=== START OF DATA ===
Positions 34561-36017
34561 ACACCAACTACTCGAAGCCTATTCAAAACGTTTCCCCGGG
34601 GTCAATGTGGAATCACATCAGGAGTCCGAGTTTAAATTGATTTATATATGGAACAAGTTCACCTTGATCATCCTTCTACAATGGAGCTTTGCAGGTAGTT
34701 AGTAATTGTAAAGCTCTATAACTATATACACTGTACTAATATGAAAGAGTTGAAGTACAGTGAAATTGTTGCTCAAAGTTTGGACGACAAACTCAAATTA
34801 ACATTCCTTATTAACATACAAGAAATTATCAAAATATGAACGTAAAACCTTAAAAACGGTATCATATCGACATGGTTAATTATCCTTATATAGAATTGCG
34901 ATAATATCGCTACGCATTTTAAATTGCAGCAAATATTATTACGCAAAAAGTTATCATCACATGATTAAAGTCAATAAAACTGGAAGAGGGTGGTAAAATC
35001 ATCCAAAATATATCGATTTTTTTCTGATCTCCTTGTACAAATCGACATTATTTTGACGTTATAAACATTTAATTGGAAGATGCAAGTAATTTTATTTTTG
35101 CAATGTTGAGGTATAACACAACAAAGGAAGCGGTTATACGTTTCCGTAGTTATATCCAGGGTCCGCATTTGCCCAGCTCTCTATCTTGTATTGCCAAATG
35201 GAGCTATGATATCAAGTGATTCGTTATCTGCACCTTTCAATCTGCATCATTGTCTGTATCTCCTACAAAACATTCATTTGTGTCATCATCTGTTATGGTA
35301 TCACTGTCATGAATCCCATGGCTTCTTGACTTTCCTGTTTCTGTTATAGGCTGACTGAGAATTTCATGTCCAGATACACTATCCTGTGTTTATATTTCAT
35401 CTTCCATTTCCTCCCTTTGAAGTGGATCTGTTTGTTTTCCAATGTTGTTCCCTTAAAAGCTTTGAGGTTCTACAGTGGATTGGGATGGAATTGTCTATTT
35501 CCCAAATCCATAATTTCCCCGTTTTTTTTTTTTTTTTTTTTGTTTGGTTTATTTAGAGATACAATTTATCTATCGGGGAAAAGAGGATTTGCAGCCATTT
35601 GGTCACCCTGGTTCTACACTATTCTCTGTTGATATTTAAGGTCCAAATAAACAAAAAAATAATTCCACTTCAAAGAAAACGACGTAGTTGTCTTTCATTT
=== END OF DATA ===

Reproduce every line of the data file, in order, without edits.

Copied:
Positions 34561-36017
34561 ACACCAACTACTCGAAGCCTATTCAAAACGTTTCCCCGGG
34601 GTCAATGTGGAATCACATCAGGAGTCCGAGTTTAAATTGATTTATATATGGAACAAGTTCACCTTGATCATCCTTCTACAATGGAGCTTTGCAGGTAGTT
34701 AGTAATTGTAAAGCTCTATAACTATATACACTGTACTAATATGAAAGAGTTGAAGTACAGTGAAATTGTTGCTCAAAGTTTGGACGACAAACTCAAATTA
34801 ACATTCCTTATTAACATACAAGAAATTATCAAAATATGAACGTAAAACCTTAAAAACGGTATCATATCGACATGGTTAATTATCCTTATATAGAATTGCG
34901 ATAATATCGCTACGCATTTTAAATTGCAGCAAATATTATTACGCAAAAAGTTATCATCACATGATTAAAGTCAATAAAACTGGAAGAGGGTGGTAAAATC
35001 ATCCAAAATATATCGATTTTTTTCTGATCTCCTTGTACAAATCGACATTATTTTGACGTTATAAACATTTAATTGGAAGATGCAAGTAATTTTATTTTTG
35101 CAATGTTGAGGTATAACACAACAAAGGAAGCGGTTATACGTTTCCGTAGTTATATCCAGGGTCCGCATTTGCCCAGCTCTCTATCTTGTATTGCCAAATG
35201 GAGCTATGATATCAAGTGATTCGTTATCTGCACCTTTCAATCTGCATCATTGTCTGTATCTCCTACAAAACATTCATTTGTGTCATCATCTGTTATGGTA
35301 TCACTGTCATGAATCCCATGGCTTCTTGACTTTCCTGTTTCTGTTATAGGCTGACTGAGAATTTCATGTCCAGATACACTATCCTGTGTTTATATTTCAT
35401 CTTCCATTTCCTCCCTTTGAAGTGGATCTGTTTGTTTTCCAATGTTGTTCCCTTAAAAGCTTTGAGGTTCTACAGTGGATTGGGATGGAATTGTCTATTT
35501 CCCAAATCCATAATTTCCCCGTTTTTTTTTTTTTTTTTTTTGTTTGGTTTATTTAGAGATACAATTTATCTATCGGGGAAAAGAGGATTTGCAGCCATTT
35601 GGTCACCCTGGTTCTACACTATTCTCTGTTGATATTTAAGGTCCAAATAAACAAAAAAATAATTCCACTTCAAAGAAAACGACGTAGTTGTCTTTCATTT